How to Spend 24 Hours in Dallas
This post originally appeared on Flight Centre Canada's blog
Whether you’re passing through on a road trip or have some time to kill between connecting flights at the airport, Dallas is worth a visit even if you only have 24 hours. Arienne Parzei's itinerary below takes you through some of the city’s best neighbourhoods, showcasing Dallas’ artistic side and home-grown restaurants and bars.
All spots on the itinerary can be accessed using the city’s public transit system, DART. Just be sure to pick up a local day pass from either a ticket vending machine or on-board a bus. For longer stays in Dallas or further afield, check out our USA holidays.
8am – Breakfast in the Bishop Arts District
You’ve got a full day ahead of you, so fuel up with a filling breakfast at Oddfellows in the Bishop Arts District. Located in South Dallas, the Bishop Arts District is a former warehouse area that’s experiencing a new resurgence thanks to independent restaurants and retailers setting up shop in the neighbourhood. Oddfellows is a bustling coffeehouse/diner that offers up American style cuisine and hand-crafted coffee. It’s a very popular brunch spot on Sundays, so get there by 8am to secure a table.
Recommended: Huevos Rancheros, Wild Boar Chorizo and Goat Cheese Scrambled Skillet, and the French Press Coffee.
DART Route: Bus 021 from West Davis St. to Market and Wood St.
10am – See Dallas from above at Reunion Tower
Built in 1978, Reunion Tower stands 170 metre above ground. From afar, it looks like a microphone and acts as the centrepiece to Dallas’ constantly changing skyline. The futuristic design underwent a major interior renovation in 2013. To get views of Dallas from above, head up to the GeO-deck. There are interactive maps and an exterior 360° walkway. At night, the dome is illuminated by hundreds of LED lights.
DART Route: From Union Station take the Red or Blue Rail Line to St Paul Station.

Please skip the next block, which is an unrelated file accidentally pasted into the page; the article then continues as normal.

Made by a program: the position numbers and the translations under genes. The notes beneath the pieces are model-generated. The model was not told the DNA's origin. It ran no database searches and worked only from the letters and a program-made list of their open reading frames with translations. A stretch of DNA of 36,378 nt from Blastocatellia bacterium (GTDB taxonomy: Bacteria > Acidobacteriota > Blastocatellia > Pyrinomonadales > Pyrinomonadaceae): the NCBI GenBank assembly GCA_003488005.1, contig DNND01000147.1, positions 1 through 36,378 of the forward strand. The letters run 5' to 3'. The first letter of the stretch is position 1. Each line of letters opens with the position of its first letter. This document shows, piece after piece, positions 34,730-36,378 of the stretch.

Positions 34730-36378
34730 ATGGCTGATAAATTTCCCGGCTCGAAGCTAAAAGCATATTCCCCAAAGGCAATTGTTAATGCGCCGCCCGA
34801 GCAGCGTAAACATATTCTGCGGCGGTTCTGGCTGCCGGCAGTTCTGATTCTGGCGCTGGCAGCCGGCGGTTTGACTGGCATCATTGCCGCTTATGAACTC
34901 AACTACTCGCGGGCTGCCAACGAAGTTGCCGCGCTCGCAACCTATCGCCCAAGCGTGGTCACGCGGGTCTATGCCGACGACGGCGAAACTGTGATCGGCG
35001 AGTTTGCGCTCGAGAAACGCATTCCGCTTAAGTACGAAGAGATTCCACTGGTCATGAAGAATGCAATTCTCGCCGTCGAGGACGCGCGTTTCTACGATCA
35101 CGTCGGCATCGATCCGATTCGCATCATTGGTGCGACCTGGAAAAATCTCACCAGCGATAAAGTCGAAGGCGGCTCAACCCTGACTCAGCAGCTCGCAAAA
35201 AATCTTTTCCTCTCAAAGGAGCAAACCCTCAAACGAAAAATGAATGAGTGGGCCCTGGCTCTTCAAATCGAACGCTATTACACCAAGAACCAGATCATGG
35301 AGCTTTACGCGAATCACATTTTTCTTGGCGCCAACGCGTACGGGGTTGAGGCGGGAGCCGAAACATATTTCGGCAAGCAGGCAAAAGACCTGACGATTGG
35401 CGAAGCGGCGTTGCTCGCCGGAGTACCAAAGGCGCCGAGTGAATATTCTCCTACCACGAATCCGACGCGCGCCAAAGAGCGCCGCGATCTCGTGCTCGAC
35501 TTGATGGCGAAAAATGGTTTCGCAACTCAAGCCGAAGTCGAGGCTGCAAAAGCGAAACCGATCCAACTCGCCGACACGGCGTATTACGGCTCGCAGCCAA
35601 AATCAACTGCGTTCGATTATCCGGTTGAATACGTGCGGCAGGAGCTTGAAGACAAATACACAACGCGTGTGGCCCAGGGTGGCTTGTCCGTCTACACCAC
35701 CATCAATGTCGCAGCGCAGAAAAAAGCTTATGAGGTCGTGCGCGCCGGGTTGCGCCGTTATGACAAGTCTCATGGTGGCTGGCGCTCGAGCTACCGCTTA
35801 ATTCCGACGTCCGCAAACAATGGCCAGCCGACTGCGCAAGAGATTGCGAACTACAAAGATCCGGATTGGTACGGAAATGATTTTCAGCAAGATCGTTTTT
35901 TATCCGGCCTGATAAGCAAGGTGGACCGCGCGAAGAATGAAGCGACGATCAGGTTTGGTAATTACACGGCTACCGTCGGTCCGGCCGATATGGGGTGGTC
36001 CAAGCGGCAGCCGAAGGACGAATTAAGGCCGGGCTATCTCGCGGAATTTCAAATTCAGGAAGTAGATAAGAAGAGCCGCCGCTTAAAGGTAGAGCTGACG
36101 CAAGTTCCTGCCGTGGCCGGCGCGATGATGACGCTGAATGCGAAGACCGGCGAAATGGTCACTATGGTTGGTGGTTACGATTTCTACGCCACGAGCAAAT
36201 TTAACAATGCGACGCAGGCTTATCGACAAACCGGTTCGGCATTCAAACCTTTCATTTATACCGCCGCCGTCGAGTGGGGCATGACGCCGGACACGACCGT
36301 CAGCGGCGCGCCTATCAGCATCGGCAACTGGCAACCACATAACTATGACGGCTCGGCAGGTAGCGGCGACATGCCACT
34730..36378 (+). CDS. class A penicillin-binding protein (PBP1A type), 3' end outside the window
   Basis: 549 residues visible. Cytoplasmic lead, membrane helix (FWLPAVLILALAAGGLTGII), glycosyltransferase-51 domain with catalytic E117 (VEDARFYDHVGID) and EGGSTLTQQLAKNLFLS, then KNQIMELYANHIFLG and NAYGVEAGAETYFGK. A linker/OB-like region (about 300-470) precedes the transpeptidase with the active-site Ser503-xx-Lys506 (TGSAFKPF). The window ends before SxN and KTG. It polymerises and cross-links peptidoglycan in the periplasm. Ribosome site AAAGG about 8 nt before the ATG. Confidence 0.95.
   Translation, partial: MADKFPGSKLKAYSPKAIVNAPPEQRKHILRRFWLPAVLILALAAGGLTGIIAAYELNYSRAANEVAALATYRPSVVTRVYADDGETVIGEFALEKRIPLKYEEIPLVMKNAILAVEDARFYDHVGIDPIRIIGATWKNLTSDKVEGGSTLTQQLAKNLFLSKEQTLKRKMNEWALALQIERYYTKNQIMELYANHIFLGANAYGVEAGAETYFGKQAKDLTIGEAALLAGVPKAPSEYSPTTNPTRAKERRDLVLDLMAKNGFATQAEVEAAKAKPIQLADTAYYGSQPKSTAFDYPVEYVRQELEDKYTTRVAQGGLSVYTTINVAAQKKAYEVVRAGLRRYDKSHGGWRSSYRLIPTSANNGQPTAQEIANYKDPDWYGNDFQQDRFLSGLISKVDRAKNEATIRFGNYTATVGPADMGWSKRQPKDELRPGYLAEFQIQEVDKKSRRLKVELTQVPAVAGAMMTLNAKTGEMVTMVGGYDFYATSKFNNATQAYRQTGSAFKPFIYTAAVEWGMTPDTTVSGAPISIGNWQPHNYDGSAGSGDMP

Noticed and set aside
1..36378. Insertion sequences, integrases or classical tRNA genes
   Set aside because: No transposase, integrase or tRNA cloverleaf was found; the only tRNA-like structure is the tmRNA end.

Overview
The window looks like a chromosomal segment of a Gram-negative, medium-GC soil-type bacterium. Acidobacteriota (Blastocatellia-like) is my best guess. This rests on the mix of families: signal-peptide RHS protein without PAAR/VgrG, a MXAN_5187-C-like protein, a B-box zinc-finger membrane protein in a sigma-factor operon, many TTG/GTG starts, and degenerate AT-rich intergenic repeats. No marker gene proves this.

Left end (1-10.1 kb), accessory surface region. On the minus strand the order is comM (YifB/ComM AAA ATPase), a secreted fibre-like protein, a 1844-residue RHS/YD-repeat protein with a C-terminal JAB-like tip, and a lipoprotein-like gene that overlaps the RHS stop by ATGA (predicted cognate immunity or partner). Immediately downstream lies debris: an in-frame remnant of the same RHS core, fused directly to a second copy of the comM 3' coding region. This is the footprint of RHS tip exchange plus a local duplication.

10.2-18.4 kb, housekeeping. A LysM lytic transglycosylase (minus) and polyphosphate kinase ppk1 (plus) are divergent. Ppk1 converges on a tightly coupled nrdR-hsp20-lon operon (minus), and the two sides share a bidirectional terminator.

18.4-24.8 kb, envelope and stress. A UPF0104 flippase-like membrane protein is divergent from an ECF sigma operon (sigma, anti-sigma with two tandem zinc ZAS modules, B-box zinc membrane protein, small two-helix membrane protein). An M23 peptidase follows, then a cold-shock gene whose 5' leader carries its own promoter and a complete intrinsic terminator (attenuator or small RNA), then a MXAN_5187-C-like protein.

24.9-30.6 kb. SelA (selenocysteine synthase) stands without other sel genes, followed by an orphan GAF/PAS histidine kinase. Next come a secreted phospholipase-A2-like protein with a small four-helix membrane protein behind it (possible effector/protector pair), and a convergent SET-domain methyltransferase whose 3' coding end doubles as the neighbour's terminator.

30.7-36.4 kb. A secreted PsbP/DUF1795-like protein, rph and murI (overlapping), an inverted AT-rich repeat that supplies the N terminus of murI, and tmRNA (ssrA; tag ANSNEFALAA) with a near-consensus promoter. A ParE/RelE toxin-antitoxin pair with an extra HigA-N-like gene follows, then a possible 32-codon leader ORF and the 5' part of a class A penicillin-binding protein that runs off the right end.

11:30am – Explore the Arts District
Dallas boasts the largest concentrated urban arts district in all of the United States. Spanning an area of 19 blocks, the district brings together museums, performance spaces, theatres, and art plazas. Some notable stops in the district include the Nasher Sculpture Centre, 300 pieces of modern and contemporary sculptures from the personal collection of Raymond and Patsy Nasher, the Dallas Arts Museum, and the Perot Museum of Nature and Science, a great stop for those travelling with kids.
Travel Tip: Walk north to Klyde Warren Park
1:30pm – Lunch at Klyde Warren Park
Opened in 2012, Klyde Warren Park spans 5.2 acres and acts as a bridge connecting Uptown and Downtown Dallas. Although hard to spot at first, it’s quite literally a bridge as it was built over the Woodall Rodgers Freeway. This urban green space offers activities such as ping-pong and putting greens, areas to relax, a dog park, and live music. During the week from 11am to 3pm, you’ll find food trucks serving up a variety of options. So grab something from one of the trucks and give your legs some much-needed rest.
DART Route: From St Paul Station take the Green Rail Line to Deep Ellum Station.
3:30pm – Street art in Deep Ellum
Just east of the downtown core of Dallas is the Deep Ellum neighbourhood. More rugged and eclectic than its Art District counterpart, Deep Ellum is made up of mainly arts and entertainment venues, and is the epicentre for street art in the city. As you walk along Elm, Main, and Commerce Streets, you’ll see colourful pieces painted on the sides of buildings, garage doors and even under the Good-Latimer Expressway. Pop into one of the many coffee shops or bars to grab a quick drink.
Recommended: Try a beer from the Deep Ellum Brewing Co, served in most bars in the area.
5pm – Refresh at the hotel
Head back to your hotel to relax and freshen up.
7pm – Dinner in Trinity Groves
Across the Margaret Hunt Hill Bridge and Trinity River is Trinity Groves. This 15-acre area brings together restaurants, retail and artistic spaces, and entertainment venues housed in repurposed industrial warehouses. The development proposal behind Trinity Groves aims to give a space for start-up restaurants and businesses. One notable restaurant in Trinity Groves is Kitchen LTO. Using the concept “limited time only”, or LTO, the restaurant calls itself a permanent pop-up shop. Every six months, a new chef and artist take over the space. Applicants are screened by a selection committee who then choose five finalists. It’s then up to the public to vote and pick the winning chef and artist.
Travel Tip: After dinner, walk over to the Margaret Hunt Hill Bridge lookout to snap some shots of this web-like bridge at night.
DART Route: Take Bus 052 from Singleton Blvd to Lamar and Pacific Ave. Walk east to Akard St and then south to Main St.
10pm – Drinks at Midnight Rambler
Head back into downtown Dallas for a nightcap at the Midnight Rambler. This underground craft cocktail lounge pumps jazz, blues, and rock'n'rock tunes in a space mixed with vintage and contemporary décor items.
Travel Tip: Try the Cuffs & Buttons cocktail and their in-house sodas.